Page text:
Avanzi di pane means leftover bread in Italian. At least, it does by Bing translate standards. Google translate called leftover bread pane avanzato which translates to advanced bread. Technically, I guess that’s reasonable, however, when I put avanzi di pane in Google, it came out as leftover bread.

The suffering I do for my art…

This all started because we had leftover bread. What a surprise, eh?!? The upside to baking is having all of this fabulous bread. The downside is having all of this fabulous bread. We do make our own breadcrumbs, but… there’s a limit there, too.

As luck would have it, I remembered a blog I had seen several years ago called Rustico Cooking. The blog belongs to a cooking school in NYC, and, while it hasn’t been updated in a couple of years, it does have some fun ideas – like sausage and escarole over cheesy bread cubes.

I started reading the recipe to Victor this morning and the first thing he said was it needs white beans. I thought it needed pancetta, as well. And some white wine… Part of the fun of cooking is looking at an idea and seeing how it can be changed… bouncing ideas back and forth… I don’t want to say improved because I’m not improving it – I’m changing it. Semantics, I know, but… I do think it’s different.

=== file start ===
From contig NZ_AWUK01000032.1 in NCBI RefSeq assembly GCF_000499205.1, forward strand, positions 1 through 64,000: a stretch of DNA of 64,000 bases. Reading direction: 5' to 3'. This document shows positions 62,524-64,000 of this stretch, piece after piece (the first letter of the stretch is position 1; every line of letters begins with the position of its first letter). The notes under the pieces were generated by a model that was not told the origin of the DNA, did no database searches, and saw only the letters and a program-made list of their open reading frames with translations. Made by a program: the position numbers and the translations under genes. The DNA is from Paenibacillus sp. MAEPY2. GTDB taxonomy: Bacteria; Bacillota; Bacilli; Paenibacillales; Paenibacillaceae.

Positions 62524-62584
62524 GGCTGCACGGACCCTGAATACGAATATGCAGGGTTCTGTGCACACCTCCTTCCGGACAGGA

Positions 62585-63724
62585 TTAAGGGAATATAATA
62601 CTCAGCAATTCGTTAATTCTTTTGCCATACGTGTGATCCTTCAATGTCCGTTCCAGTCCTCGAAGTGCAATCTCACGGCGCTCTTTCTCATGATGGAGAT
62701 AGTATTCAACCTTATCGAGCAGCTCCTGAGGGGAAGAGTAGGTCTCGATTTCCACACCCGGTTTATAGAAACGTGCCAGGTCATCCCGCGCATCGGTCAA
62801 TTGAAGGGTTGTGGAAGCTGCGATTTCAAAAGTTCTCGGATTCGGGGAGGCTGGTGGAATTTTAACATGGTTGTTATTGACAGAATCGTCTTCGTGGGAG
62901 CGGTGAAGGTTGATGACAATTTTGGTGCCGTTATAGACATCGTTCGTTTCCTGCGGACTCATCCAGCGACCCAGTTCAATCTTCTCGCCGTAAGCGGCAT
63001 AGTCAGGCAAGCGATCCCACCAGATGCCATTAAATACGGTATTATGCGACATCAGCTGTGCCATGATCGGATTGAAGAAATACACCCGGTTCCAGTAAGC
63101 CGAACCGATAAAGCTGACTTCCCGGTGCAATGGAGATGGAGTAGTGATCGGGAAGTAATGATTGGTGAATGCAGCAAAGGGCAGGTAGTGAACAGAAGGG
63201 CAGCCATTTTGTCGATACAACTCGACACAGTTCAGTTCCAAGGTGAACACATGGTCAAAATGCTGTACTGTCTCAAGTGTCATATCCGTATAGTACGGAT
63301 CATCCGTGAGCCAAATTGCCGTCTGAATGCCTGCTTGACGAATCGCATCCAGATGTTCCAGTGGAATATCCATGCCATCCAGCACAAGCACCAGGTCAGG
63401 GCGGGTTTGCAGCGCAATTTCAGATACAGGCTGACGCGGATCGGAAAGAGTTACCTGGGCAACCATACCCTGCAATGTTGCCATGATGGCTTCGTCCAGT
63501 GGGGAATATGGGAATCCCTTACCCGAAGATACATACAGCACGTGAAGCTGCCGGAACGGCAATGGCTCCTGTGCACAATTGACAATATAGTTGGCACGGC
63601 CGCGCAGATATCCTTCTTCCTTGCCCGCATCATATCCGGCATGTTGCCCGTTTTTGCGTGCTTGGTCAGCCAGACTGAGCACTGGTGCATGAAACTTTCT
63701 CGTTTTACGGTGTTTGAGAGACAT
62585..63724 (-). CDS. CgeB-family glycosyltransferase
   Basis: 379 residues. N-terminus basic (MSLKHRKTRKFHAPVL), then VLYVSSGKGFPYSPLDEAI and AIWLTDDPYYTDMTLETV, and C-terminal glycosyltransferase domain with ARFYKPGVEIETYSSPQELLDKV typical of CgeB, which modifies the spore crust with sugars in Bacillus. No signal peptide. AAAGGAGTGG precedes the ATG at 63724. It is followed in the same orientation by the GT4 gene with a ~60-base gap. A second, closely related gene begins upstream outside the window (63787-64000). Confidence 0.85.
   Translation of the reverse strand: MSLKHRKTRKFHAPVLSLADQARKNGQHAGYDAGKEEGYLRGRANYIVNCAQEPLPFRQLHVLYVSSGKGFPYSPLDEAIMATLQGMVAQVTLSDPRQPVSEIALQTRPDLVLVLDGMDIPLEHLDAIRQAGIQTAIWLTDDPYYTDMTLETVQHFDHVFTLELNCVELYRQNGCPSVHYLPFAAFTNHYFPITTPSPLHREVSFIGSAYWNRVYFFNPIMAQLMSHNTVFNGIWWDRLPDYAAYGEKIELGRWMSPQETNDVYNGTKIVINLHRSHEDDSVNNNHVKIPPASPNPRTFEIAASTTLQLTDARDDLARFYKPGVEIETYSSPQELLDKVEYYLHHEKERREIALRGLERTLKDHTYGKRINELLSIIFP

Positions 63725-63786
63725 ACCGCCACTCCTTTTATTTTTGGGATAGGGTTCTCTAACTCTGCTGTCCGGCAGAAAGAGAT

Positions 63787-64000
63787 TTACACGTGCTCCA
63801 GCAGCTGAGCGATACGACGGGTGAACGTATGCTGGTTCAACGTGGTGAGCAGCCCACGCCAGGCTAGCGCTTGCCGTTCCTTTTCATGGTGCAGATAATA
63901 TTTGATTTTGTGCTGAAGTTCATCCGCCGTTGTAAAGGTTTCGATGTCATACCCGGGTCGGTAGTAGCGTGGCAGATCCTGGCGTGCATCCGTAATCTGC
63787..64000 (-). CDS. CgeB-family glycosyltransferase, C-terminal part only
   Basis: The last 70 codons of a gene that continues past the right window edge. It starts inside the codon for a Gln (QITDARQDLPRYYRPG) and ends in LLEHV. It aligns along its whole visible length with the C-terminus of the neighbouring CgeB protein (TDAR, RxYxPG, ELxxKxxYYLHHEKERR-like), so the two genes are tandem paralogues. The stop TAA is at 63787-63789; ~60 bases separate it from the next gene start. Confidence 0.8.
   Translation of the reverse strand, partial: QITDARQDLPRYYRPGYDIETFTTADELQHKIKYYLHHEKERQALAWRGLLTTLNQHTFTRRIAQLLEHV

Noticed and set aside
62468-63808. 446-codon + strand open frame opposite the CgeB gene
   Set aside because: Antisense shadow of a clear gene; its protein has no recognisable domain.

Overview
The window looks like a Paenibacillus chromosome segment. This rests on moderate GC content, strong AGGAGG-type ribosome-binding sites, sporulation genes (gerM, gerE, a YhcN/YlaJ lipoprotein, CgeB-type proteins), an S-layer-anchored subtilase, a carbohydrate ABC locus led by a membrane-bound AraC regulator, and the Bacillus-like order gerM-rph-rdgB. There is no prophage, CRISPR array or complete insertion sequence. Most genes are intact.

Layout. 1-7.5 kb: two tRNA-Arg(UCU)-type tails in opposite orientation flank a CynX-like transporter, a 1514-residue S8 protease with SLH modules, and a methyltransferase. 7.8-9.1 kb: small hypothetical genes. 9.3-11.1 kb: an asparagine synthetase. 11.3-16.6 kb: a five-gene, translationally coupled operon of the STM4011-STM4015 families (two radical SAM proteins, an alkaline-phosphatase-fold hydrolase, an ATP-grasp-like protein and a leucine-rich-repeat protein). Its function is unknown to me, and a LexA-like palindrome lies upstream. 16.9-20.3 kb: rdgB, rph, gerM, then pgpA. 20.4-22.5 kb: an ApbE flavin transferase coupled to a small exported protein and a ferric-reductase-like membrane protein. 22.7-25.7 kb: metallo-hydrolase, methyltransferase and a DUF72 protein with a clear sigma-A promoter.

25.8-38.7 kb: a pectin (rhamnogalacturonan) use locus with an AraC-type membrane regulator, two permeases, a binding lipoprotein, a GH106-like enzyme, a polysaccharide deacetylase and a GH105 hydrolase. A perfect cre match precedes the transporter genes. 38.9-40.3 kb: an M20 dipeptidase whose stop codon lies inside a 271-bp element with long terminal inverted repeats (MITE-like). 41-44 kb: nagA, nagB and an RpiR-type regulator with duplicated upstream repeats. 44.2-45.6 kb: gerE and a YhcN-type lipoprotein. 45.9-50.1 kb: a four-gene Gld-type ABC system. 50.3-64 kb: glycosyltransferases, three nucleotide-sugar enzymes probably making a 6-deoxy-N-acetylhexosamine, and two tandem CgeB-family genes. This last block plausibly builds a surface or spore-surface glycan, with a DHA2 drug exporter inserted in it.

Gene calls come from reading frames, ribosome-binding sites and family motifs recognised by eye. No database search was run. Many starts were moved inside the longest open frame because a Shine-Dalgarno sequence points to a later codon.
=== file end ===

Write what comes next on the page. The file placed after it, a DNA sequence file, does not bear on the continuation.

Here’s my take on it…

Avanzi di Pane con Scarola, Salsiccia e Formaggio

adapted from Rustico Cooking

for the sausage and escarole:

  • 8 oz hot Italian Sausage
  • 2 oz pancetta, diced
  • 2 cloves garlic, minced
  • 1 large head escarole, chopped
  • 1 can cannellini beans, drained and rinsed
  • 1 cup white wine, divided
  • pinch red chili flakes
  • S&P to taste

Remove sausage from casings and place in bowl. Add about 1/4 cup white wine and break up. Set aside.

In a large skillet with lid, saute pancetta until slightly crispy. Add sausage, chili pepper, and garlic and cook until sausage is cooked through.

Add remaining wine and cook for a minute to very slightly reduce. Stir in beans.

Add escarole and mix in well. Cover, reduce heat, and cook a few minutes until escarole begins to wilt.

Meanwhile, make the bread…

  • 4 cups leftover bread cubes
  • olive oil
  • garlic powder
  • 4 oz fontina or other Italian cheese
  • 4 oz fresh mozzarella
  • S&P, to taste

Drizzle bread with oil and sprinkle with garlic powder and a pinch of salt and pepper. Place on rimmed baking sheet and bake for 5 minutes at 375°F. Remove from oven and sprinkle cheeses over bread. Return to oven and bake until cheese melts – about 5 more minutes.

to assemble:

Divide cheesy bread among plates and top with sausage escarole.

Talk about something that could use a runny fried egg on! But even without the egg, this was good! Really simple, lots of flavor, and ready in about 15 minutes. It’s the ultimate fast food.

One thing to keep in mind is you do want some liquid in with the escarole and sausage – but you don’t want a lot. Keep your eye on it and if you have too much – keep it in the pan when you’re dishing it out.

The cheesy sourdough toast was the perfect foil for the slightly spicy, slightly bitter, and slightly creamy topping.

We shall make this one, again!